Teichner had no idea how much like this fable real life would turn out to be - that it would resemble a wintry period of Doyle's life, when he wasn't certain he would ever read "The Face in the Lake" to his own children.
According to "The Face in the Lake," each year, Olwen delivered the springtime. It was said her gentle kiss could make even the deadwood of bleakest winter burst with fragrant blossoms. In the tale, Spring does escape the deadly tyranny of Winter and is reborn.
|An illustration for|
The Face in the Lake
"The stress built up and built up," Doyle recalls. "I think for me burnout happened. And I made myself sick."
For a decade, Doyle had been writing film scores, one after another, better than one a year for movies people have actually heard of. Twice he was nominated for Oscars, for Sense and Sensibility and Hamlet. He's written the music for half a dozen of director Kenneth Branagh's films.
Branagh launched Doyle's composing career and likes to say they grew up together in the film business. And during Doyle's illness, the bond between the two was apparent.
"I was in New York when I heard," Branagh says. "And I came back about a week later and went to see him in [the] hospital."
"It's always a bit of a shock when you see people you love...suddenly wired up to a thousand different things," he adds.
Doyle spent more than six months in St. George's hospital in South London. Branagh visited him almost every day.
"The experience, beyond the physical pain and discomfort, was a profound shock for him spiritually," Branagh notes. "He was in such depression - deep, painful depression."
"The shock, the fear is unbelievable," Doyle recalls. "The first night, there [were] two nurses. I was completely beside myself...in tears, smothered in tears."
"Sometimes you'd have a bit of a sniffle when you left the hospital, you know, and look back as he'd sometimes be at the window loking back at the car park," Branagh says. "And it can be a very lonely place these four walls."
"There were days I'd just feel; I'd be awful. I'd just think, 'I'm gonna die today,'" Doyle says.
In cases like this, each one-week cycle of chemotherapy is followed by at least a month of isolation in a sterilized room. Patients can receive occasional visitors but cannot leave. Doyle went through that process four times.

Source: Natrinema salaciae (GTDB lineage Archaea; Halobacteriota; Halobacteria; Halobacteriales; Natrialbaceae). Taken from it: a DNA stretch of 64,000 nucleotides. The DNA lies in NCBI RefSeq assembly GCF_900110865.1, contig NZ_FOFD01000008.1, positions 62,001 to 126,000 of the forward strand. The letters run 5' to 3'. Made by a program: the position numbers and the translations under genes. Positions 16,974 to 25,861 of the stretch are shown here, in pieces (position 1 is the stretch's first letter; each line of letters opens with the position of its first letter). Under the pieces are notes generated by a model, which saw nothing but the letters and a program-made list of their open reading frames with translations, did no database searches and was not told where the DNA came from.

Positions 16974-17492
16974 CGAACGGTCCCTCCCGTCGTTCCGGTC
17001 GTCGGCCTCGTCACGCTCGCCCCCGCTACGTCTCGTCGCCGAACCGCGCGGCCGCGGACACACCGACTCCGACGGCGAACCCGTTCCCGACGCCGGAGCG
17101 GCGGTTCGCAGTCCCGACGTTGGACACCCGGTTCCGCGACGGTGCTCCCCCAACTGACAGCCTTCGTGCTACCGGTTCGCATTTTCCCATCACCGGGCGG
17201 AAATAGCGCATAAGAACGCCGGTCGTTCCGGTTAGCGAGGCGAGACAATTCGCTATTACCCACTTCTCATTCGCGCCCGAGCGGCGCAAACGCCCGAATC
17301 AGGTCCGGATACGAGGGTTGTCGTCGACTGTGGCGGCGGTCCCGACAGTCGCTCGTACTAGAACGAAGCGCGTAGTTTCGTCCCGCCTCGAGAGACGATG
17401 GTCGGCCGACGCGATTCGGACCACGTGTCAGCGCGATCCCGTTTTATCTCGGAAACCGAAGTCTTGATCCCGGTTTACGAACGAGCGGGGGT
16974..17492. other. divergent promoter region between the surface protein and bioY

"I thought it was good especially to keep making him laugh, keep, you know, trying to assure him that his career ws overÂ…and that nobody was interested in him, generally anything black and awful," Branagh says. "That wasn't of course the case."
It was spring when Doyle finally left the hospital and went to his vacation home in France to recuperate with his family. He had written the music for "The Face in the Lake" there and it was as if it had all come full circle.
"It is very, very humbling," Doyle says. "Before I didn't really sit at the piano and enjoy playing because I couldn't separate it from work. But now I sit at the piano and enjoy playing again."
Spread out before him - no matter where he looked - was the beauty of new life. He measured his recovery in the expressions of his family.
|Doyle back at work, on the score for Branagh's next Shakespeare movie, Love's Labor Lost|
Finally the book of children's fables and the CD of the music have been released.
Doyle has moved on. He is just finishing the score for a new Branagh film, and his leukemia is in remission.
"It's amazing how time does kind of heal things and...the nightmare is really slipping away. Thank goodness," Doyle says. "And you don't forget it totally."
"I come out of my room and you look up and you see a big, blue sky and you think, 'Great! God is great!' And that's what it is. It is a massive joy," he says. "I do not take it for granted."
The music he working on is for a movie version of Shakespeare's Love's Labor's Lost, but perhaps the Shakespeare title that best fits Doyle is All's Well That Ends Well.